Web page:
The Pros and Cons of Filing a Tax Extension
When You Need More Time to Finish Your Tax Return
Filing a tax extension request using IRS Form 4868 asks the Internal Revenue Service (IRS) to give you additional time to file your personal tax return. An extension moves the filing deadline from April 15 to October 15, but is taking one always a wise move?
An extension gives you extra time to file your return, but it doesn't give you any extra time to pay taxes you might owe on that return. Payments are still due by July 15, 2021 for tax year 2020, but an extension can at least help reduce your penalties if you can't afford to pay in full by that deadline.
Approval Is Usually Automatic
Most extension requests will be honored automatically, you don't even have to explain to the IRS why you need the extension. Simply file the form. But file it correctly. Double check your Social Security number and other data. Erroneous information can trigger a rare rejection.
Certain individuals—such as members of the military serving abroad—receive an automatic extension without having to apply or File Form 4868.
You might not have a choice under some circumstances—you simply can't file by April 15 for one reason or another—but there are both pros and cons involved with filing for an extension. On the plus side, it can save you from a couple of headaches and it offers a few other perks as well.
Extensions also provide extra time to file your gift tax return if you've been particularly generous during the year.
You're Missing Tax Documents
Having extra time to finish your return is often necessary if you're still waiting for tax documents to arrive in the mail or if you need additional time to organize your deductions.
It Helps Reduce Late Penalties
The IRS imposes two types of late penalties: 5% on any tax due for each month or fraction of a month that a tax return is filed late without an extension request, plus a late payment penalty of 0.5% a month up to a maximum of 25%.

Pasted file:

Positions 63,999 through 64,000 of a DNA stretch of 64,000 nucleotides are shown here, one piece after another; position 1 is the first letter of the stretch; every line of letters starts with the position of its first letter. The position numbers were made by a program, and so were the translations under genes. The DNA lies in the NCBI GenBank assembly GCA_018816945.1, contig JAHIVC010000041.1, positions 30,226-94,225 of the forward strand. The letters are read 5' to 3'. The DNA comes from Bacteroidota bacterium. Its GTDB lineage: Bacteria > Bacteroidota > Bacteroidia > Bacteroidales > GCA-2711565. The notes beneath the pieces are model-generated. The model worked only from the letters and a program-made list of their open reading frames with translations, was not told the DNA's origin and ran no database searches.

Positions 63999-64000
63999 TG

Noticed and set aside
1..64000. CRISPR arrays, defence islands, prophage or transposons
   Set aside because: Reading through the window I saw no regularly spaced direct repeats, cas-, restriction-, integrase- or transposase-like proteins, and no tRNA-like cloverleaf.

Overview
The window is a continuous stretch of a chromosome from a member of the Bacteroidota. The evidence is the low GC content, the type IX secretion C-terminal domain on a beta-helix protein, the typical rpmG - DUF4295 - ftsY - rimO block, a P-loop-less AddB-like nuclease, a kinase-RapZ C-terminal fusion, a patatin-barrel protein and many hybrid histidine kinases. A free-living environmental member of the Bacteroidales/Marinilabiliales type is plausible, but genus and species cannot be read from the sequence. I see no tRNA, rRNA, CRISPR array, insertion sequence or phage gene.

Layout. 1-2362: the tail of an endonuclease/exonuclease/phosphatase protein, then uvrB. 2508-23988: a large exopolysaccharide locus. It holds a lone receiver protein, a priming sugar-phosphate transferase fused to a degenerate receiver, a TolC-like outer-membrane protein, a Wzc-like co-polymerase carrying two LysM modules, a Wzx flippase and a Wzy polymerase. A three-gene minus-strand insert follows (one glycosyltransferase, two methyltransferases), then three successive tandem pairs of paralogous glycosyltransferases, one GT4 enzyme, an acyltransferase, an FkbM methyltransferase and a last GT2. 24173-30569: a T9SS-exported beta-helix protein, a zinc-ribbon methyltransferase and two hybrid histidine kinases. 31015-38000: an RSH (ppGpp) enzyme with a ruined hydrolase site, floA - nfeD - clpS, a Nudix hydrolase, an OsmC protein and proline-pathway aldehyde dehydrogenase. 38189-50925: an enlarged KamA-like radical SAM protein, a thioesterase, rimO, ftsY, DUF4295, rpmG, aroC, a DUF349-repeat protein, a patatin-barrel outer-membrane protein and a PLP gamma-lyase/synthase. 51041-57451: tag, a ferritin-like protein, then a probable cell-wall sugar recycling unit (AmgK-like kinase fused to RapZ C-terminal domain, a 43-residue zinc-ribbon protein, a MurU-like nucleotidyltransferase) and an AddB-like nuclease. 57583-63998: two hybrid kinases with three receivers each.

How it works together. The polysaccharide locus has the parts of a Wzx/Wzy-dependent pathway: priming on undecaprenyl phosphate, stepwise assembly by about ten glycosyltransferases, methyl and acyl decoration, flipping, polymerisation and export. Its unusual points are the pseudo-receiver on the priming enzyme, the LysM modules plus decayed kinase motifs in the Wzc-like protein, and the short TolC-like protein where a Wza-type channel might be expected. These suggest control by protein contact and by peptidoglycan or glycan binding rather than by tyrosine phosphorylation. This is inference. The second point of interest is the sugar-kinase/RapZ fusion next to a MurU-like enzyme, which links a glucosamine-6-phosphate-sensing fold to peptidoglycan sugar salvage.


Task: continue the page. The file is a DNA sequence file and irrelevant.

You'll only have to deal with one of these if you ask for an extension, and even then only if your return indicates that taxes are due and you don't pay at the time you file Form 4868.
You'll avoid the 5% per month late filing penalty if you file for an extension then file your return by the extended deadline of October 15. The late filing penalty wouldn't begin until October 15, assuming you don't file by that time.
It Preserves Your Tax Refund
Some people end up filing several years late, and there's a three-year deadline for receiving a refund check from the IRS if it turns out that you're due one. This three-year statute of limitations begins on the original filing deadline—April 15, 2021 for tax year 2020.
The refund statute of limitations is also extended by six months when you file for an extension, which can preserve the ability of taxpayers to receive their federal tax refunds even if they're behind with submitting their tax returns.
Funding a Self-Employed Retirement Plan
Self-employed persons might want to fund SEP IRAs, solo 401(k)s, or SIMPLE IRA plans for themselves. Filing an extension provides these taxpayers with an additional six months to do so.
Solo 401(k) and SIMPLE plans must be set up during the tax year, but actually funding the plan can occur as late as the extended deadline for the previous tax year. Independent contractors and other self-employed taxpayers can open and fund a SEP-IRA for the previous year by the extended deadline as long as they've filed an extension.
Extra Time to Make Elections